Most Facebook users receive more from their Facebook friends than they give, according to a new study that for the first time combines server logs of Facebook activity with survey data to explore the structure of Facebook friendship networks and measures of social well-being.
These data were then matched with survey responses. And the new findings show that over a one-month period:
40% of Facebook users in our sample made a friend request, but 63% received at least one request
Users in our sample pressed the like button next to friends’ content an average of 14 times, but had their content “liked” an average of 20 times
Users sent 9 personal messages, but received 12
12% of users tagged a friend in a photo, but 35% were themselves tagged in a photo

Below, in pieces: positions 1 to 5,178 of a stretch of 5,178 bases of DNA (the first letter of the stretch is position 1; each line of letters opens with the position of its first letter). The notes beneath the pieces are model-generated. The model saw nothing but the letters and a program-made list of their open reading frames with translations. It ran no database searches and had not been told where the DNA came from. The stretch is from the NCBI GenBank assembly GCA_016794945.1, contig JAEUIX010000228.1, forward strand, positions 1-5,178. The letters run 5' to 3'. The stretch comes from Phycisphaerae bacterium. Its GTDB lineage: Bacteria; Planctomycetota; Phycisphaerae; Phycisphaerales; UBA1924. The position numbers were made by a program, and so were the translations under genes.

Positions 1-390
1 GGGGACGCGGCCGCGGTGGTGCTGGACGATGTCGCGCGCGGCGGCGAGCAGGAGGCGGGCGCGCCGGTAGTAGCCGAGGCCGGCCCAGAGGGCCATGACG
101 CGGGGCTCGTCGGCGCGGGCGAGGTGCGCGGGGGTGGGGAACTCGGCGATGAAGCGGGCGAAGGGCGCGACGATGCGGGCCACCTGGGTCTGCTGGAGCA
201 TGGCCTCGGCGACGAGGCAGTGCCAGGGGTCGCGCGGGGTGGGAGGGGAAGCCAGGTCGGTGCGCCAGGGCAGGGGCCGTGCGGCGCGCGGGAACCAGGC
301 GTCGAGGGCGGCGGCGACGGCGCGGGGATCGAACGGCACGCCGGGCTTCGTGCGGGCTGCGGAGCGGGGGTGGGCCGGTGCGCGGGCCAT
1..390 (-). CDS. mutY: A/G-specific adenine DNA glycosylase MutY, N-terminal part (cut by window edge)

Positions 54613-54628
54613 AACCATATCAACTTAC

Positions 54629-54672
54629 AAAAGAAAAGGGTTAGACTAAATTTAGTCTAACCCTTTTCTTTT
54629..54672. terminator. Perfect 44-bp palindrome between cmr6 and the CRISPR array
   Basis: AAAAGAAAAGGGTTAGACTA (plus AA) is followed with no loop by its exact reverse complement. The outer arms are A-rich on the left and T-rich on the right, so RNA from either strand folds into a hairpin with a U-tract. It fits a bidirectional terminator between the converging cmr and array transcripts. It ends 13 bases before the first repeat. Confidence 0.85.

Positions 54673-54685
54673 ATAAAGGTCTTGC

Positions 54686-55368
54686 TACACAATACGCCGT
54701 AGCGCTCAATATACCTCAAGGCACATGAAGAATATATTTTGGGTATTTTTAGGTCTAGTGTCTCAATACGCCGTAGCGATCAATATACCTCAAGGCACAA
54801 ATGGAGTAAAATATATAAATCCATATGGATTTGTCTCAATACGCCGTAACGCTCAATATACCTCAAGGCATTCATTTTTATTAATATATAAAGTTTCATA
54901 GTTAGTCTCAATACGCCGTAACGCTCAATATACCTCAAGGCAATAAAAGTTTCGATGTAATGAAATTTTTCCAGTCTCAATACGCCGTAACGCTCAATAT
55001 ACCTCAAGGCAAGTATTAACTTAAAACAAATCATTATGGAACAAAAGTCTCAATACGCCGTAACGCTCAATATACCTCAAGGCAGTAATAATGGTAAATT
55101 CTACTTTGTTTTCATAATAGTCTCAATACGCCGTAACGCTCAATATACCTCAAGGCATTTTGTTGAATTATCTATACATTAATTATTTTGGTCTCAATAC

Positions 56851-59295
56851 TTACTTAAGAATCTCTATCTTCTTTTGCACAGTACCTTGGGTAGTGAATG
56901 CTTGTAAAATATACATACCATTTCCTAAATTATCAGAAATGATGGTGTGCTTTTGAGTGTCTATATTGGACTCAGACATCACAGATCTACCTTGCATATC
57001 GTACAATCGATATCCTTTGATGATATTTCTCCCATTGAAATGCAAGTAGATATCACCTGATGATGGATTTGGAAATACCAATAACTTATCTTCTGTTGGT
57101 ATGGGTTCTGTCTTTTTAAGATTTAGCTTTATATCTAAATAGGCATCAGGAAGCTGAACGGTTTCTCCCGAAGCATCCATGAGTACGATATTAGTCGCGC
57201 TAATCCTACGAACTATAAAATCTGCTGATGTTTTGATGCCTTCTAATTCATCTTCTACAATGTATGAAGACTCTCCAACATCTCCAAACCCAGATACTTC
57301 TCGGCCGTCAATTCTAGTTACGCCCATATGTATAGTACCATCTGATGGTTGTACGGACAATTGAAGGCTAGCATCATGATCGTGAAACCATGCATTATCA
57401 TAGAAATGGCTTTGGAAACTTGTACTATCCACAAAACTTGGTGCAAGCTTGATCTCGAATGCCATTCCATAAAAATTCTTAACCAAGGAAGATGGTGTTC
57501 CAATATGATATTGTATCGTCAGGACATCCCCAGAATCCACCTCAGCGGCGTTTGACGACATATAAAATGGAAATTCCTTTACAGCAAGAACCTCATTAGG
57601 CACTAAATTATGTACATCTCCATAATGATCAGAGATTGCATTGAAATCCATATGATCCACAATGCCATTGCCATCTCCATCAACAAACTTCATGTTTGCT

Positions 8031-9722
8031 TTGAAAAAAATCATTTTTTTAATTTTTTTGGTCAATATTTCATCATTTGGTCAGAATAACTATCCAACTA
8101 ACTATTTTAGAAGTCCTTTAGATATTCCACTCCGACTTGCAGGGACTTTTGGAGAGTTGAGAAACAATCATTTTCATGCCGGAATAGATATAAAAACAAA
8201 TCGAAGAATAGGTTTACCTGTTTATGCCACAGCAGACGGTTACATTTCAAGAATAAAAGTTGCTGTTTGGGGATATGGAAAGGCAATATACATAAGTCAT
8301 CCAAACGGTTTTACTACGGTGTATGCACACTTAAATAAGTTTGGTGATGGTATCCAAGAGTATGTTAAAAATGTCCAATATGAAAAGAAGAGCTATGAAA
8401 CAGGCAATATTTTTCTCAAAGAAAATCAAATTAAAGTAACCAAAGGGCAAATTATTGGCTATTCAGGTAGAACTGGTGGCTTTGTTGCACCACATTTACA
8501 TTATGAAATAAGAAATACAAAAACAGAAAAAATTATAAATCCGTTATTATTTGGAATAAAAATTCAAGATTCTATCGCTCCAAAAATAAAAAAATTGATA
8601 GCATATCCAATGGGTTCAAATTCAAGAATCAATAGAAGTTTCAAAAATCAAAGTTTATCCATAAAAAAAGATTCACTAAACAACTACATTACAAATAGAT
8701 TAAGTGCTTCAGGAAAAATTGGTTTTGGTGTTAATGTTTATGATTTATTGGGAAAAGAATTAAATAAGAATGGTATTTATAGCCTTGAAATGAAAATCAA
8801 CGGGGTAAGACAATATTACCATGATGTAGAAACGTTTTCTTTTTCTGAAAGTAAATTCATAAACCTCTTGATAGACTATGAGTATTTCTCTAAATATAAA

“The explanation for this pattern is fascinating for a couple of reasons,” noted Prof. Keith Hampton, the lead author of the Pew Internet report, Why most Facebook users get more than they give. “First, it turns out there are segments of Facebook power users who contribute much more content than the typical user. Most Facebook users are moderately active over a one-month time period, so highly active power users skew the average. Second, these power users constitute about 20%-30% of Facebook users, but the striking thing is that there are different power users depending on the activity in question. One group of power users dominates friending activity. Another dominates ‘liking’ activity. And yet another dominates photo tagging.”